Lifting Intensity & Muscle Hypertrophy
The question is a good one: how much weight is best for muscle growth? Many bodybuilding magazines purport a middle level resistance, not incredibly heavy to a point a person can only lift a weight one or two times, but heavy enough to tire before reaching twelve and more repetitions. This belief has been long standing, but is it accurate? In this article, we will investigate the science behind the optimal weight lifted for muscle growth, as well as potential physiological explanations.
What is Intensity?
First, we have to understand the term “intensity” in the terms we want to define. In some cases, people consider intensity to be based around rest time between sets, and while that may be true on some level, we are defining intensity as resistance lifted per repetition; in short, intensity is how much weight is lifted per repetition or in a set of repetitions.
Intensity for Muscle Hypertrophy
So, are the bros right? Do you need to lift a particular weight that will land you in that infamous 8 to 12 repetition range?
In short, no – they were mostly wrong. That’s not to say the “old” technique didn’t, or doesn’t, work – it does, it just isn’t the only way to achieve muscle growth. In the last few years, there have been a couple studies that have looked at the range of intensities and their impact on muscle growth. Having equated for volume, they found that high intensity (>90%1RM) and the old moderate intensity (60-70%1RM) training styles led to the same amount of muscle growth . So, based on this, following a powerlifting (1-3 repetitions) or “bodybuilding” style (10 repetitions) training regimen does not matter, as long as the same volume is reached per individual.
However, is this also true of lower intensities?
Looking at our moderate group, but comparing it to a lighter load group performing double the repetitions (20 repetitions) – presumably, around 40%1RM, there were interesting results. Again, differences between the two groups were statistically insignificant, implying lower intensity elicits the same muscular growth as moderate intensity, if volume is equated .
So, while there are currently no studies (to my knowledge) that investigate low intensity to high intensity, using some inference, we might assume the intensity plays, certainly a critical, yet nonspecific role in muscle hypertrophy. Keep in mind, that in any of the three conditions, training should still lead to near failure fatigue – so, training at 40%1RM for 22 repetitions will not garner muscle growth if muscular fatigue does not set in, and if it does not, then it is a good indication this is no longer your 40%1RM.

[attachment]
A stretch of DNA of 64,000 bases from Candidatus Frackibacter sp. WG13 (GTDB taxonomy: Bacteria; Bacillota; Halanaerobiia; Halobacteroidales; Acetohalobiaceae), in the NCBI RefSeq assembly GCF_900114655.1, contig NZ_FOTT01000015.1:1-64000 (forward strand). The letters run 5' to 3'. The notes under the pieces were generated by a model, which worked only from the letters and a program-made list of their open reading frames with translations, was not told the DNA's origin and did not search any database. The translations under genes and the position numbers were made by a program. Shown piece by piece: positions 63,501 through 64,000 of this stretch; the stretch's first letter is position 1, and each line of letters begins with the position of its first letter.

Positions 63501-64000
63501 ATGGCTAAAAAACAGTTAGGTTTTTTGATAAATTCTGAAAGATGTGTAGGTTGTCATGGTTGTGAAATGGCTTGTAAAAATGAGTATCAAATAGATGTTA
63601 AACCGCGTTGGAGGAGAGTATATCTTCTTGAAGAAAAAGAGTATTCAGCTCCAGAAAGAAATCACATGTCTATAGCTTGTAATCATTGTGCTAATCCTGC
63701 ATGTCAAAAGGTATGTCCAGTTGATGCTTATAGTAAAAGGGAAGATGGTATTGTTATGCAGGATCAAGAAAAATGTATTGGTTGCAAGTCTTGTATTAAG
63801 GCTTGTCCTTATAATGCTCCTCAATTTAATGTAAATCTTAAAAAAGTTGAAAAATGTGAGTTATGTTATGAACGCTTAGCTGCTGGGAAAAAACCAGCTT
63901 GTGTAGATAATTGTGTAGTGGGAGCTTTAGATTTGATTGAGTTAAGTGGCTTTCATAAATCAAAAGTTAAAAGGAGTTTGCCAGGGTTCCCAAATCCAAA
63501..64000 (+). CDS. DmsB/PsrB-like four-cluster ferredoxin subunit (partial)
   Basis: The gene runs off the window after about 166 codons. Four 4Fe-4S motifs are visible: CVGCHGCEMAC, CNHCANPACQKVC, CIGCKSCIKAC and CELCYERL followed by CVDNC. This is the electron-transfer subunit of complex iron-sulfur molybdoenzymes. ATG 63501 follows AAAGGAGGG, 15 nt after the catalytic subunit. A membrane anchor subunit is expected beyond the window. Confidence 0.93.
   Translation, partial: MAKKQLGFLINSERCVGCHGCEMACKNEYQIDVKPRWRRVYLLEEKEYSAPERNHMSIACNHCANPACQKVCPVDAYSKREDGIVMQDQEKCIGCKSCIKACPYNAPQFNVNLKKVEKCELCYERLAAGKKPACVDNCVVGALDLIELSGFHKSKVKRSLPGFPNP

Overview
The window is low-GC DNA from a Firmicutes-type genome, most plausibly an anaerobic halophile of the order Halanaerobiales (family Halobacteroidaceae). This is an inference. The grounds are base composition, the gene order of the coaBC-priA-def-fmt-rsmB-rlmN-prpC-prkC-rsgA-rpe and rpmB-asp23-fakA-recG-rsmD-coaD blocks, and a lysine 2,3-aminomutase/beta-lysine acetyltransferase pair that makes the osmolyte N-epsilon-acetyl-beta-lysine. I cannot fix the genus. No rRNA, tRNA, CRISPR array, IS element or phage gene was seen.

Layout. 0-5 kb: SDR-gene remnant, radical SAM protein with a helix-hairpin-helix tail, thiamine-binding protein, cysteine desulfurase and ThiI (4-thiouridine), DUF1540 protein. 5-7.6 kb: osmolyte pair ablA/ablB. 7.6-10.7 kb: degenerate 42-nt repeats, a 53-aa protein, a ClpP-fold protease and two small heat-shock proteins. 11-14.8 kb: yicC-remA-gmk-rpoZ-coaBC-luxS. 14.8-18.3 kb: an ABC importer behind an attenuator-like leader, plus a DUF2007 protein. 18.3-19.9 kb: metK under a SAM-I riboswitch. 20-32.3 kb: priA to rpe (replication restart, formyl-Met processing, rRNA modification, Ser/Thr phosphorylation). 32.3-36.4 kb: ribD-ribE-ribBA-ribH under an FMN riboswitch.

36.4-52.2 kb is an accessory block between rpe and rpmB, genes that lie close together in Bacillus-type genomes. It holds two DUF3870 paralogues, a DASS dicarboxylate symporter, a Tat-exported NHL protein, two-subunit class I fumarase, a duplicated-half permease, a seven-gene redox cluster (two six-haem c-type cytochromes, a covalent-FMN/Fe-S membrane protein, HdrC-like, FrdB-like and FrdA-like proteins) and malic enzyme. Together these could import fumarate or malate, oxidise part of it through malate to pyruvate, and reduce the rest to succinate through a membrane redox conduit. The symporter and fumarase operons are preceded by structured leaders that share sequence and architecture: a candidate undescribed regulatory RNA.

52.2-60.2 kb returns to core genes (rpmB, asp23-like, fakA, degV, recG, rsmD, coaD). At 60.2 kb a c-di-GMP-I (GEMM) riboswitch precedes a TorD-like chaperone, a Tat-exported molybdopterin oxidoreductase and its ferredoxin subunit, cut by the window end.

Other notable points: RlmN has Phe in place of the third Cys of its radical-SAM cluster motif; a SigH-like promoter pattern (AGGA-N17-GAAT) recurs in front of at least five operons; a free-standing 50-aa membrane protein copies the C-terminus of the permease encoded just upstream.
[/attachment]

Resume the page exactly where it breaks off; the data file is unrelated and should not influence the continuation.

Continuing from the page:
The take away is, barring an equal want to gain strength, choosing any repetition scheme that suits you, and leads to adequate muscular fatigue, is acceptable for synthesizing muscle.
Understanding the Physiology
Understandably, this is all rather confusing, especially for those of us that have followed the strict lines of repetition ranges being used for various goals. While this is certainly not inaccurate for other aims, but for muscle growth it seems the lines have been shattered. What gives, though? Any explanation?
There are a few thoughts that have been presented.
The first was that between these conditions, the moderate and lower intensity sessions led to more metabolites accumulating, which have some evidence showing their impact in muscular hypertrophy beyond strict mechanical damage by leading to greater signaling . However, apparently, metabolites were about the same between conditions, so this is unlikely to be the reason.
The most plausible, although certainly unconfirmed, explanation is the same level of physical damage between conditions, which seems counterintuitive, but it may not be. One might imagine that a higher intensity group would see the highest levels of physical damage due to the increased weight lifted, even if for a shorter amount of time, but the nature of lifting between these conditions may offer the answer. In higher intensity lifting, relying on elastic rebound in movement, and trying to move a weight at the fastest velocity (power) does not allow for significant time under tension (aka, period of time in which the muscle fibers are contracting). However, a more moderate or light workload would certainly offer more TUT, so a repetition would be of higher “quality” by comparison, as the muscle would be in the lowering and rising phase of each repetition for longer (3 seconds vs 1.5 seconds, as an example).
So, while this is not confirmed in much capacity, it seems the small body of evidence we do have is pointed toward the latter explanation, and mechanistically, it makes sense.
All things considered, you can build muscle using a variety of different weight ranges, as long as the volume at the end of the day is the same and muscular fatigue is achieved. The reason for this likely lies in a balance between time under tension is lower intensity lifting compared to power output from higher intensity lifting.
Writer: Nicolas Verhoeven
 Schoenfeld, B., Ratames, N., Peterson, M., Contreras, B., Sonmez, G., & Alvar, B. (2014). EFFECTS OF DIFFERENT VOLUME-EQUATED RESISTANCE TRAINING LOADING STRATEGIES ON MUSCULAR ADAPTATIONS IN WELL-TRAINED MEN, 28(10), 2909–2918. https://doi.org/10.1519/JSC.0000000000000480
 Lopes, C. R., Aoki, M. S., Crisp, A. H., De Mattos, R. S., Lins, M. A., Da Mota, G. R., … Marchetti, P. H. (2017). The Effect of Different Resistance Training Load Schemes on Strength and Body Composition in Trained Men. Journal of Human Kinetics, 58(1), 177–186.
 Schoenfeld, B. (2010). THE MECHANISMS OF MUSCLE HYPERTROPHY AND THEIR APPLICATION TO RESISTANCE TRAINING. Journal of Strength and Conditioning Research, 24(10), 2857–2872.
 Schiaffino, S., Dyar, K. A., Ciciliot, S., Blaauw, B., & Sandri, M. (2013). Mechanisms
regulating skeletal muscle growth and atrophy. FEBS Journal, 280(17), 4294–4314.